Science/Tech

Brain Stimulation Governs Our Willingness To Obey Social Norms: The Science Behind Why You're A Nonconformist

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Researchers from the University of Zurich use a brain stimulation technique in an experiment to investigate people's willingness to obey social norms. Garpenholm, CC-BY-SA-3.0-migrated

Transcranial direct current stimulation is a technique that allows scientists to increase or decrease neural activity in specific brain regions by sending weak and painless electric impulses through the skull. In a recent study published in Science, researchers from the University of Zurich used this stimulation technique to provide evidence that the right lateral prefrontal cortex is involved in our compliance with social norms.

“Our findings show that a socially and evolutionarily important aspect of human behavior depends on a specific neural mechanism that can be both up- and down-regulated with brain stimulation,” Christian Ruff, professor of neuroeconomics and decision neuroscience at the University of Zurich, stated in a press release.

Choosing To Be Fair... Or Selfish

Neuroeconomics combines methods and theories from neuroscience, psychology, economics, and computer science to investigate decision-making behavior. For years, neuroscientists have been mapping not only the biological functions of the brain, but also the neurological mechanisms underlying emotions, behavior, and conscience. Until now, though, the parts of the brain involved in compliance to social norms have been poorly understood. To investigate this realm of conformity, a team of neuroeconomists developed a set of experiments designed around accepted notions of fairness.

The experiment involved 63 participants who first received money and then had to decide how much of it they would share with an anonymous partner. Anyone with a social sense understands that ‘it would only be fair’ to evenly split the money between both players. However, self-interest might influence participants to behave in an opposite manner, where they give away less money than they keep. In another experiment, the participants faced the very same situation and decision, but in this instance they knew that they could be punished by the partner if they proceeded unfairly.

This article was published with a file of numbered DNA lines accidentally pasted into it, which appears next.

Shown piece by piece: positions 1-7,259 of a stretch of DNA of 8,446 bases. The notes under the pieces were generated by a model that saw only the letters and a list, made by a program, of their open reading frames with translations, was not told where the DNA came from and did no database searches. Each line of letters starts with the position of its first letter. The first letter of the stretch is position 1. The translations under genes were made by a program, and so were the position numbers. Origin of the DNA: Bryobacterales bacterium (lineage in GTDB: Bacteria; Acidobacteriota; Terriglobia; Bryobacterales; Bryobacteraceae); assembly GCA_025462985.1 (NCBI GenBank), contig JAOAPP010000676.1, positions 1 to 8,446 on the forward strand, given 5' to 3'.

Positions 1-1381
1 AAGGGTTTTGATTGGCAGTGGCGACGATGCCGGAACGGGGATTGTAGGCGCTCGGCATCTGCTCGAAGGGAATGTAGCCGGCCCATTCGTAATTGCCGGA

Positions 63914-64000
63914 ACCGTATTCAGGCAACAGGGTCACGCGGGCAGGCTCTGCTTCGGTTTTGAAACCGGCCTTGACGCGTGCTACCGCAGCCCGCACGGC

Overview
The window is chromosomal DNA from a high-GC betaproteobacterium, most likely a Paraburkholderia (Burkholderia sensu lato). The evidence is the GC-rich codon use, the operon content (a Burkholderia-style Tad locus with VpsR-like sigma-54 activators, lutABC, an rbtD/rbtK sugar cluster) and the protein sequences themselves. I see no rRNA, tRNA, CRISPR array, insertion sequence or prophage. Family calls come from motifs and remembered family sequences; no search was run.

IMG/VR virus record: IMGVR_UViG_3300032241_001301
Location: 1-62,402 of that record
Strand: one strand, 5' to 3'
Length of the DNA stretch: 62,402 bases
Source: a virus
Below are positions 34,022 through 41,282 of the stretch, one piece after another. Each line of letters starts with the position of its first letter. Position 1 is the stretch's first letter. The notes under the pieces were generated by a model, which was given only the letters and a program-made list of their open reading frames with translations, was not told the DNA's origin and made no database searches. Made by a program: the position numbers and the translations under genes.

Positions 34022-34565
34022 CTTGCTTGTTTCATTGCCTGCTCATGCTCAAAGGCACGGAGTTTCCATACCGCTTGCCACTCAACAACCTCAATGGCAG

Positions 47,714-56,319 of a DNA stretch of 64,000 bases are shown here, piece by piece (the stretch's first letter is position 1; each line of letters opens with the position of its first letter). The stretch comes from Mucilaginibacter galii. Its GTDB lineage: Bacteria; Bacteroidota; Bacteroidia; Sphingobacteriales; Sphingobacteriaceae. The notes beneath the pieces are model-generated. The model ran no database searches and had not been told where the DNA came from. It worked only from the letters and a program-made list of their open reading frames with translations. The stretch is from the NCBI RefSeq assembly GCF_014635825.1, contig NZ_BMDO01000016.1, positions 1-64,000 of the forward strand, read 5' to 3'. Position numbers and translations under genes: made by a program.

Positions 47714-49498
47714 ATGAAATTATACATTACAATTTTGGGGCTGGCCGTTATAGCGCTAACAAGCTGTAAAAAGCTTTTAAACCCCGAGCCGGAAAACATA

Throughout both experiments, the scientists used transcranial direct current stimulation to increase or decrease neural activity in the right lateral prefrontal cortex. In this way, they might learn how that specific area of the brain affected the behavior of participants, as past experiments and brain imaging exercises have already shown the prefrontal cortex to be involved in decision-making as well as moderation of social behavior.

Behavior, Not Perception, Influenced

"We discovered that the decision to follow the fairness norm, whether voluntarily or under threat of sanctions, can be directly influenced by neural stimulation in the prefrontal cortex," Ruff stated in a press release.

When the researchers increased neural activity in the prefrontal cortex, the participants complied with the fairness norm more strongly when threatened with punishment, but less strongly when it was simply voluntary. Conversely, when the researchers decreased neural activity, participants complied with the fairness norm more strongly on a voluntary basis and less strongly when threatened with punishment.

Oddly, the researchers found that although neural stimulation influenced the participants' behavior, it did not affect their perception of the fairness norm. It also did not change their expectations about whether they would be punished for violating the norm or how much they might be punished.

“We found that the brain mechanism responsible for compliance with social norms is separate from the processes that represent one's knowledge and beliefs about the social norm,” Ernst Fehr, chairman of the economics department at the University of Zurich, stated in a press release. “This could have important implications for the legal system as the ability to distinguish between right and wrong may not be sufficient for the ability to comply with social norms.”

 

Source: Ruff CC, Ugazio G, Fehr E. Changing Social Norm Compliance With Noninvasive Brain Stimulation. Science. 2013.

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